Investing.com - The dollar moved higher against the euro and most of the other major currencies on Wednesday after unexpectedly strong data on U.S. new home sales eased concerns over a slowdown in the economic recovery.
EUR/USD hit 1.3664, the weakest since February 13 and was last down 0.56% to 1.3667.
The dollar strengthened after the Commerce Department reported that U.S. new home sales rose 9.6% to 468,000 units in January, the largest increase in five-and-a-half years. Analysts had expected new home sales to fall 1% to 400,000.
New home sales in December were revised up to 427,000 units from a previously reported 414,000 units.
Investors were looking ahead to testimony by Federal Reserve Chair Janet Yellen on Thursday after a recent spate of disappointing U.S. economic indicators raised some doubts over whether the central bank will maintain the current pace of reductions to its stimulus program.
Ms. Yellen was expected to reiterate that the U.S. central bank would continue to roll back its asset purchase program, as long as the economy improves as expected.
The dollar rose to session highs against the Swiss franc, with USD/CHF advancing 0.59% to 0.8920.
USD/JPY edged up 0.09% to 102.32, recovering from Tuesday’s lows of 101.99.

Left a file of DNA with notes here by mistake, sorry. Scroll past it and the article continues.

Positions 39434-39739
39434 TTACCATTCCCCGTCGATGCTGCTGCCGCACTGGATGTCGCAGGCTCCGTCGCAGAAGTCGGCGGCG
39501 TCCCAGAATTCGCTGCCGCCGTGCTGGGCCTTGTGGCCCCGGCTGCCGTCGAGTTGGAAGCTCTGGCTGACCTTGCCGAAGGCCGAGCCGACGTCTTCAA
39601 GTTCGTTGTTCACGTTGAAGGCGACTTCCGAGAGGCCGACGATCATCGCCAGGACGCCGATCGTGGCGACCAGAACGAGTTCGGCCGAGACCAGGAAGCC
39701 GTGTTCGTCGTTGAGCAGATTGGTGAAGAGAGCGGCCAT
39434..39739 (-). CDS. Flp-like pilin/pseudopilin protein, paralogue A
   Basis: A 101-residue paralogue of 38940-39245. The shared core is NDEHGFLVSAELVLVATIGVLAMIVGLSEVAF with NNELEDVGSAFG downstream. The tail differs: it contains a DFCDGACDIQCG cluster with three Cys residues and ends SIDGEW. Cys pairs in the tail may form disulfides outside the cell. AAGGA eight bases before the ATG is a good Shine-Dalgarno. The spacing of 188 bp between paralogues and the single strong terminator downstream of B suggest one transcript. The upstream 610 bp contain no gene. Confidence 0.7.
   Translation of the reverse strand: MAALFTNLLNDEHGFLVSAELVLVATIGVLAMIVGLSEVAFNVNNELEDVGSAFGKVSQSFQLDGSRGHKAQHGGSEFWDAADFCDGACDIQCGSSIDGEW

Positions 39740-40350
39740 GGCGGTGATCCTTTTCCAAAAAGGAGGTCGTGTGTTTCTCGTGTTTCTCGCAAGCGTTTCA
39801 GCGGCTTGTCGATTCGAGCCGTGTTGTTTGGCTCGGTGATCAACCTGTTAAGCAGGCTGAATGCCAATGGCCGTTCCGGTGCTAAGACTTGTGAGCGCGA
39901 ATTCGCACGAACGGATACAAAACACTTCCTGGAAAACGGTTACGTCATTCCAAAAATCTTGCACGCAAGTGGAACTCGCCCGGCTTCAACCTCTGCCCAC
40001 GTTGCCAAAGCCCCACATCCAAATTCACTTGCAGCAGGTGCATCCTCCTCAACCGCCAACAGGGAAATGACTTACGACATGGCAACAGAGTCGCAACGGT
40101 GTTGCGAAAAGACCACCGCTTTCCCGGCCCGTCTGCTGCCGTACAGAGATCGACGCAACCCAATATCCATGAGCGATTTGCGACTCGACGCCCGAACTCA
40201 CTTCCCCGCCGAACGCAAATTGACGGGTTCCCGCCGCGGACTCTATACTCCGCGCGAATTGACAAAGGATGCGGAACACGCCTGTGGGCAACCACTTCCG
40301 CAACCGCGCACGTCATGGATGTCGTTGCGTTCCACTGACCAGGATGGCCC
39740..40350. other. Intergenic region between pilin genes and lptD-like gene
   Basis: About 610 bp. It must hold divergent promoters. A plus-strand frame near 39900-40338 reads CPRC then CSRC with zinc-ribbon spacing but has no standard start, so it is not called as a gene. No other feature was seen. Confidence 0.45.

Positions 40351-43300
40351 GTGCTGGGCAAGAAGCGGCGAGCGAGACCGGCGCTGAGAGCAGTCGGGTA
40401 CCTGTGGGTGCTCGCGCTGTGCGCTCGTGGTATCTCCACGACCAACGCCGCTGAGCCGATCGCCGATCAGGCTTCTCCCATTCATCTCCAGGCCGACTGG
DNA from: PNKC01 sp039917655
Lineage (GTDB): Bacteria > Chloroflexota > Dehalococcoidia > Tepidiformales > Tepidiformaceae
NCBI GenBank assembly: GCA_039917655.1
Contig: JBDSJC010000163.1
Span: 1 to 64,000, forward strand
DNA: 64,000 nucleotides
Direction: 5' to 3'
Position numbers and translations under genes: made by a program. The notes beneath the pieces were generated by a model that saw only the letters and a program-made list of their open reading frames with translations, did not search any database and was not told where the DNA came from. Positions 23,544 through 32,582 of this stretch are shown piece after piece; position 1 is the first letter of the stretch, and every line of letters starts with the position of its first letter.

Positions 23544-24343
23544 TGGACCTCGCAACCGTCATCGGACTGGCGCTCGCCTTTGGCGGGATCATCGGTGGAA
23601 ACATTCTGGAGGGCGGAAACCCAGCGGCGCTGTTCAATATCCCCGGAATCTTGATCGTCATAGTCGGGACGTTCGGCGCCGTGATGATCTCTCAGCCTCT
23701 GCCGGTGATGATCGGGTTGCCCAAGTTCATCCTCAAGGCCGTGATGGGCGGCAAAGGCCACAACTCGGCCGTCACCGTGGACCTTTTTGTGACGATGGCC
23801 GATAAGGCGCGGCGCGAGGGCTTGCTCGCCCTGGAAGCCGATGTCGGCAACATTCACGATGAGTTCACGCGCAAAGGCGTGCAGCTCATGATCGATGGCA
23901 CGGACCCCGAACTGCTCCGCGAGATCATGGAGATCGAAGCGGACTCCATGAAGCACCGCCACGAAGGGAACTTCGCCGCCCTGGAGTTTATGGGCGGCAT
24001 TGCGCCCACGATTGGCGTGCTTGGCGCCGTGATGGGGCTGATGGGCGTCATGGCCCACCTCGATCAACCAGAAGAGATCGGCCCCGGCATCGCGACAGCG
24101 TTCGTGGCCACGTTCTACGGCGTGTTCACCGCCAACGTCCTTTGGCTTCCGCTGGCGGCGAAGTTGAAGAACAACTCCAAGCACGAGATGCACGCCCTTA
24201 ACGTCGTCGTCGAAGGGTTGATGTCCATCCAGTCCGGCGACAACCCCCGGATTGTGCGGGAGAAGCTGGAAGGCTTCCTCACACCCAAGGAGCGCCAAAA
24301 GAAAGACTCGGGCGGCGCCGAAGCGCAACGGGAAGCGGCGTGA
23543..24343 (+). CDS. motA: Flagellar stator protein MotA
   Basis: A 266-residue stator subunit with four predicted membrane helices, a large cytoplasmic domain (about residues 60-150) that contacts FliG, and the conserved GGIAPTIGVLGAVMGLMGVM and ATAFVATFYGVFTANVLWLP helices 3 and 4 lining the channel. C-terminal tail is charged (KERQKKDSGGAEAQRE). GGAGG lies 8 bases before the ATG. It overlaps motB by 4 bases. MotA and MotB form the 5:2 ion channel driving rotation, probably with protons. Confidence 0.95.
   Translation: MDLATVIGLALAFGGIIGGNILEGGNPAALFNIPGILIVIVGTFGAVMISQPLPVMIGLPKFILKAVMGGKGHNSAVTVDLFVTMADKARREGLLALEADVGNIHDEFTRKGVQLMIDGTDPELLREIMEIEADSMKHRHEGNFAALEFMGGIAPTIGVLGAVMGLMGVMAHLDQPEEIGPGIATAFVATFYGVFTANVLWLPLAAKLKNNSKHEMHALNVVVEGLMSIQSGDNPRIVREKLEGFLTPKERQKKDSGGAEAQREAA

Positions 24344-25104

Demand for the safe have yen continued to be underpinned amid concerns over the outlook for emerging markets. Russia’s rouble fell to a five year low against the dollar on Wednesday, driven lower by heightened political tensions in Ukraine.
Meanwhile China’s yuan was steady after falling to three-year lows against the dollar on Tuesday, amid speculation that the country’s central bank has intervened to add volatility to the currency ahead of possible economic reforms.
Elsewhere, GBP/USD was down 0.32% to 1.6627. Data released earlier Wednesday confirmed that the rate of economic growth in the U.K. was unrevised at 0.7% in the final three months of 2013, but the annual rate of growth was revised slightly lower.
Separately, two members of the Bank of England’s monetary policy committee reiterated Wednesday that the bank is planning to keep rates on hold for some time.
David Miles said recent falls in inflation meant there was less pressure to raise borrowing costs, while the bank’s chief economist Spenser Dale said it was not planning to raise rates any time soon.
The Australian dollar was lower, with AUD/USD down 0.59% to 0.8966, while NZD/USD lost 0.34% to trade at 0.8301.
The U.S. dollar edged higher against the Canadian dollar, with USD/CAD rising 0.11% to 1.1095.
The U.S. dollar index, which tracks the performance of the greenback versus a basket of six other major currencies, rose 0.39% to 80.49.
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